DEMO 2012 in Silicon Valley was sensational. Launch day for a new company unspools like a 24-hour rollercoaster ride; our own team returned to Washington, DC, sleep deprived, technology addicted, and ready to try out a dozen new web and social innovations shared by our co-presenters from other startups.
Yet as I stood outside the packed ballroom at the Santa Clara Hyatt grabbing the mini-sliders and puff pastries, the girl in me emerged. I couldn’t help but scan the crowd looking for other female co-founders and C-level execs.
Frankly, there weren’t too many. So I grabbed one of the few women I saw right away — Catherine Spence of HireQ — to help me hunt down more women for some pre-conference female bonding.
Coming out of an education non-profit, I am keenly aware that we need great models of female CEOs and leaders to inspire the next generation of girls to choose entrepreneurship and STEM related opportunities.
For instance, Inc. Magazine recently reported women make up half of the workforce but only one in four workers in the technology industry and 15 percent of senior management.
And according to the National Center for Women and Information Technology, women comprise only 11 percent of tech workers in Fortune 500 Companies.
So who were some of the rock star women of DEMO 2012? How can we all cheer them on as they build great companies that will build more jobs for our country? In their own words, here is what several had to say on how they got into technology and their advice for the next generation.
How did you get into technology?
Catherine Spence, co-founder of HireQ: I am a bit of an accidental entrepreneur.
While some people know they want to start a business (or many businesses), I was driven by my passion for this idea: everyone should love their job, and companies should love their employees.
My background is not in technology, but it’s clear to me that technology has the potential to solve some of the challenges that face job seekers and companies in finding each other. Using technology in sleepy industries like recruiting is way to create big change.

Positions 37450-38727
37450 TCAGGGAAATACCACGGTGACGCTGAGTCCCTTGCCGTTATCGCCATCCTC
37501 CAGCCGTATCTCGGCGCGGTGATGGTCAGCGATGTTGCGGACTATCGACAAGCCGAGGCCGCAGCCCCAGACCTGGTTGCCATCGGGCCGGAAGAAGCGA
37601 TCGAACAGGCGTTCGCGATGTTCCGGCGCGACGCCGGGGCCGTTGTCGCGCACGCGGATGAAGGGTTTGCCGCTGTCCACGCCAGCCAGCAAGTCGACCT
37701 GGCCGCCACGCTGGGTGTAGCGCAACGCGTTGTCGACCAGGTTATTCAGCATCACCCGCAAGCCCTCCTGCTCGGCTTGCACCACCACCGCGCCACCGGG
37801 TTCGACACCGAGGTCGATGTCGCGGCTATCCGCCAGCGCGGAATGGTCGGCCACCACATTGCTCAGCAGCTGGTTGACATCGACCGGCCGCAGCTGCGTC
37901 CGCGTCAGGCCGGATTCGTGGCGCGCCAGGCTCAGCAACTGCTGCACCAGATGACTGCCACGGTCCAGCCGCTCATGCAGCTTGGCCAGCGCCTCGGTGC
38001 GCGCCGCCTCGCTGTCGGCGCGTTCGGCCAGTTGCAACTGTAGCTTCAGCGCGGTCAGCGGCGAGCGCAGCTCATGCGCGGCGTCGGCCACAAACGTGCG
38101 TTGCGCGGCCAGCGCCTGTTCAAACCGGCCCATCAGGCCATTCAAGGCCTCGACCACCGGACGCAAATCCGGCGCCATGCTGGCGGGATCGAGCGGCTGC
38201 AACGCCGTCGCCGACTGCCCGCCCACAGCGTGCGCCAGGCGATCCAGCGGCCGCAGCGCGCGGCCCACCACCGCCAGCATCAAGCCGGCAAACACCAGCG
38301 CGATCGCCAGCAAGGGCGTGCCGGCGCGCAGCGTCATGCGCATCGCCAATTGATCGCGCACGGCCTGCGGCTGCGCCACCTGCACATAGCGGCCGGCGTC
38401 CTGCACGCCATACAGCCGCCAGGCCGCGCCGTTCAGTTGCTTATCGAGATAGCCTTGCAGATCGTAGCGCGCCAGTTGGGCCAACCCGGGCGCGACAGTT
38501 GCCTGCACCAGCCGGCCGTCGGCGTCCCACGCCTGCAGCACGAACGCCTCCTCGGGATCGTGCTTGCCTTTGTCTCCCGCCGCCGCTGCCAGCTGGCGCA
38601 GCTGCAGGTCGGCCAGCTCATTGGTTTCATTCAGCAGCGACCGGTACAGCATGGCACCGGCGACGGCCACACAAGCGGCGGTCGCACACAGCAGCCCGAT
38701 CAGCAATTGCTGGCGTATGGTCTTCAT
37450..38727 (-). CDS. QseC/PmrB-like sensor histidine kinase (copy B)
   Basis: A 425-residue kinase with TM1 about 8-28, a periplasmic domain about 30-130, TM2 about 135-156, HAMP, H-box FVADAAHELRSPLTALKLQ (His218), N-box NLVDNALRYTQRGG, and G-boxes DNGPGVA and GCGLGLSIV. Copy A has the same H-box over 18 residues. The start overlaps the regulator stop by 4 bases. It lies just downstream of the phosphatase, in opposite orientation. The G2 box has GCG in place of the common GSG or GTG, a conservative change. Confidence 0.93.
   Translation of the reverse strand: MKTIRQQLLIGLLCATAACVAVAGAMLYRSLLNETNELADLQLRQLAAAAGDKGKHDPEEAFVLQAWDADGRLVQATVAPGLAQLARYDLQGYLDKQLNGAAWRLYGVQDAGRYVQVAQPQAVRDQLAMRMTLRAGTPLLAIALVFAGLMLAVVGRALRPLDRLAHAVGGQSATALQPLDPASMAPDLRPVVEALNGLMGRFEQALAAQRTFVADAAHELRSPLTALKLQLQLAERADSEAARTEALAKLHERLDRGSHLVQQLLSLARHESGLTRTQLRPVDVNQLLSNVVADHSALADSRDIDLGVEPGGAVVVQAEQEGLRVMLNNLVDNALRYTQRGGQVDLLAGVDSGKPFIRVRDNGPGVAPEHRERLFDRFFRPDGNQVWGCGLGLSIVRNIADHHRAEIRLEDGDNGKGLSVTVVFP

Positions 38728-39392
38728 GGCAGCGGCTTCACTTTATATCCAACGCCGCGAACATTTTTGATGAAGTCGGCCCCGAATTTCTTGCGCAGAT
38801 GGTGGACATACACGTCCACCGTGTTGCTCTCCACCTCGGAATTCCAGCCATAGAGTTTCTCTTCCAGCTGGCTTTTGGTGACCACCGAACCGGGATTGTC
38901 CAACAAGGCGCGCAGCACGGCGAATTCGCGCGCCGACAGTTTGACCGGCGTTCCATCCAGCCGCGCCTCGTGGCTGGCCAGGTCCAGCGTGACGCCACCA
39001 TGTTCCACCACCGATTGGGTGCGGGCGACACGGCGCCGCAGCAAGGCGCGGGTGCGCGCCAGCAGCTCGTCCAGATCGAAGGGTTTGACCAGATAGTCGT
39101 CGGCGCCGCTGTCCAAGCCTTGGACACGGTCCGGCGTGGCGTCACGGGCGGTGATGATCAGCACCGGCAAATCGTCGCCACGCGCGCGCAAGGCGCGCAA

Rebecca Bahr, co-founder of Flinja: I got into technology from high school when my physics teacher would introduce us to various technologies and just make everything sound really cool from the invention of post it notes to solar systems.
Melissa Tyree, co-founder and CIO of Itography: Both my father and grandfather were programmers, so I took all of the computer science classes that I could in high school.
I ended up studying civil engineering at Texas A&M but followed my tech roots and was a systems analyst at Deloitte right after college. It seems that whatever industry I work in, tech always draws me back in.
Anna Anisin, CEO of 4sync: I think of myself as a geek in heels. I was that girl wearing pink lipstick and playing around with all the latest gadgets.
I finally took a leap of faith and launched my first startup in my early twenties and have been an active member in SF’s tech community ever since.
Courtney Titus, co-founder and CMO of GivingTrax: It all started in 2002 with my first marketing internship for KACE in Silicon Valley.
What career advice would you give young girls?
Tyree: Don’t be afraid to fail. Do things that scare and challenge you and you will never be bored. I encourage my daughters to try many different things. You never know what might inspire you!
Titus:Intern, if you’re in college. Find great mentors. Try and try again; don’t give up.
I’m currently part of the startup leadership program down in San Diego, and it’s been a great experience. I would definitely recommend it to other aspiring women in tech.
Anisin: No matter what career you pick, it’s very important to work hard and never stop believing in yourself.
It is also very helpful to find one or two solid mentors, who can guide you and also brainstorm with you. I wouldn’t have made it this far without the support from my mentors.
Bahr: My advice to all girls thinking of going into technology is to never lose hope and never get intimidated by others. Technology can be fun, creative and challenging, but its not an easy journey so don’t give up.
Spence: As women, we hear a lot about the challenges that we face balancing work and family as we move through our careers. These challenges are real, and there are no right answers.
What works for you might not work for your best girlfriend. But these challenges do not need to be constraints. We are empowered by choices, to construct our lives and our careers based on our values, hopes, and dreams.
I am reminded of a quote by Marianne Williamson: “Our deepest fear is not that we are inadequate. Our deepest fear is that we are powerful beyond measure.”
My advice to girls is to accept the challenge of dreaming big and making choices.
Photo credits: Demo Fall 2012
Julie Kantor blogs weekly for Huffington Post and In the Capital on issues around social recruiting, job search, entrepreneurship, women in the workforce and more. She is the co-founder of Barrel of Jobs, a startup that made its debut at DEMO Fall 2012.
VB’s research team is studying mobile user acquisition
Chime in here, and we’ll share the results